This is a collection of collaborative correspondence that led to the publication of Mill’s Life of Sir Ernest Shackleton (1923) with a great deal of help from Emily Shackleton (Shackleton’s second wife).
p. xv—in dealing with Peary, Mill sharply disagreed with American historian W. H. Hobbs (1864-1953), who claimed that Peary had reached the North Pole. While Mill was confident that Frederick A. Cook (1865-1940) never reached 90º N, Mill would not credit Peary either. His reason—that Peary was “careless in keeping his log”—remains in line with the essential later account of Peary’s life by Sir Wally Herbert. Mill mentioned, for the benefit of those knowledgeable about the circumstances, but discretely enough to pass over the head of the casual reader, that Peary was “unwise in not taking his Canadian comrade with him.” (From “Preliminaries”, by T. M. Baughman. (Original source is Mill’s Autobiography, p. 140.)
p. 26-28, long letter from Emily Shackleton to Mill, on Shackleton’s reading preferences, especially Robert Browning. dated 8th June 1922:
I have just spent an hour digging up; memories of R.B., always a joy, Canon Woosnam, Ernest’s cousin, told me last March that he saw him aboard his first ship, and that he had a volume of R.B. sticking out of his pocket—this was in 1899. Whether his memory is to be trusted I know not, but when I first knew Ernest I was steeped in R.B. and I remember most distinctly, his saying he did not care for him, whereupon (acting on Mr. Churto Collins[‘s] advice that one should start with the short poems!) I gave him the “Pocket Volume of Selections” beside me as I write and I will send it to you. I have marked in the index (√) the poems we talked most about at that time. “Prospice” became our watchword, he always used it in telegrams, up to the last one he sent….
Ernest loved Browning from that time onwards….
I also enclose a treasure—“Moments with Browning”—he carried this on the southern journey, 1907-8 [1908-9].
p. 28: In 1898, Ernest was also reading Swinburne. I think you will like to see one of his favourite volumes, the markings in [the] index are his, also the marking of certain poems. When we first knew each other he was fond of Tennyson too especially “Locksley Hall” large portions of which I would love to hear him repeat from memory. I think I must send you the little book we shared in 1898. It is part of my heart. Often I used to ask him to repeat “The Road to Varley”. I loved the sound of his voice in that verse—up to last year he used to say it for me, and also those lines of John Hay, “And when you are old and weary.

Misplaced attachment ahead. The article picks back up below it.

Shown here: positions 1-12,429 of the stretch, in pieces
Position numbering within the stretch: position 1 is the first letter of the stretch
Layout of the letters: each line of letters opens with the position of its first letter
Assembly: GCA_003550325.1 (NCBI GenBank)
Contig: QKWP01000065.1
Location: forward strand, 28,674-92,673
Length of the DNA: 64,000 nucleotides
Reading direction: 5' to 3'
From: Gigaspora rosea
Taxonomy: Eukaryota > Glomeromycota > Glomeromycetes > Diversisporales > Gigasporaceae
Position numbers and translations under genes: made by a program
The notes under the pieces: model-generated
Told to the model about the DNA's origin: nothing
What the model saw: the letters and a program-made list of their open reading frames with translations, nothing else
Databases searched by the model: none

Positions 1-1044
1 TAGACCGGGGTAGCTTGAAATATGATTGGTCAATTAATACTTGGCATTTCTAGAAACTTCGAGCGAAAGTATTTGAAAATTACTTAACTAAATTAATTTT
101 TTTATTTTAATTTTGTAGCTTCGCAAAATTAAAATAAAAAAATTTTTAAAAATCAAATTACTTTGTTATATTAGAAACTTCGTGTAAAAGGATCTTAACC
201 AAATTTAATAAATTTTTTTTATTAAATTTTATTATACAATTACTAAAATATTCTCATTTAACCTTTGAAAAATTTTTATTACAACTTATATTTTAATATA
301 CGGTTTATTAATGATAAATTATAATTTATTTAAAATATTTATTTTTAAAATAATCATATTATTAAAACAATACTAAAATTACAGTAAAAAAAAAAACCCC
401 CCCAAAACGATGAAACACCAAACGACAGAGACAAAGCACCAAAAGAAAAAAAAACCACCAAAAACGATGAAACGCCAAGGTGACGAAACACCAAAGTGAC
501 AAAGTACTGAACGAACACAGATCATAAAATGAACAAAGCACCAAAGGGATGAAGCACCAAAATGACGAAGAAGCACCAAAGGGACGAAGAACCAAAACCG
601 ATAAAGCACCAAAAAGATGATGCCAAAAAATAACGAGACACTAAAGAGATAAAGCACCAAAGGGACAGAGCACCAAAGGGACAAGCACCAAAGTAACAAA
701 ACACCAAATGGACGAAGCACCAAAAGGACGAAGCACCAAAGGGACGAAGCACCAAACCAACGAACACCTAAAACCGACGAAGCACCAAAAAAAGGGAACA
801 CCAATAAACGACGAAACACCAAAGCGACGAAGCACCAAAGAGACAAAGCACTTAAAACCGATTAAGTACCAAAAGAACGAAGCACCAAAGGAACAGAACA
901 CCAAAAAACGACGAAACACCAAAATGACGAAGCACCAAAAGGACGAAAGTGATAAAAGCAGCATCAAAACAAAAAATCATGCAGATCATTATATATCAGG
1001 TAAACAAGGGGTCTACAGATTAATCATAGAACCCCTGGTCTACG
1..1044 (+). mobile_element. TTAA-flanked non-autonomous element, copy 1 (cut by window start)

He was particularly fond of “The Gateway Pines” from the Japanese. Other poets Shackleton liked and which Emily mentioned in this long letter were Charles Kingsley, Maurice Hewlett, and Tennyson.
p. 43: I enclose [Robert] Service’s verse. I will send the “Songs of a Sourdough” (there are several E. liked)…–it is a small book.
p. 44-45—Shackleton quoting Swinburne’s “The Triumph of Time”.
p. 51, Emily S. to Mill, 11 October1922: I also send you the little book, Ernest carried about with him when he was preparing to go to Russia. [A Russian grammar?]
p. 61, paragraph from Emily describing how she and Shackleton used lines from Browning’s “Prospice” as a code for hope in hard times.
p. 62: I don’t think Ernest read Swinburne at all for many years….
The rest of the book is largely concerned with the preparation of Mill’s Life of Shackleton, his widow’s concerns about many very small points, Mill’s gratitude for her help, decisions about complementary copies, and a concluding section of press reviews.
p. 109-11, on Shackleton’s strong believe in the guidance of Providence and of the 4th Presence on South Georgia.
[By the end of this correspondence Mill comes across as an honest hagiographer and Emily as a sentimental worrywart.]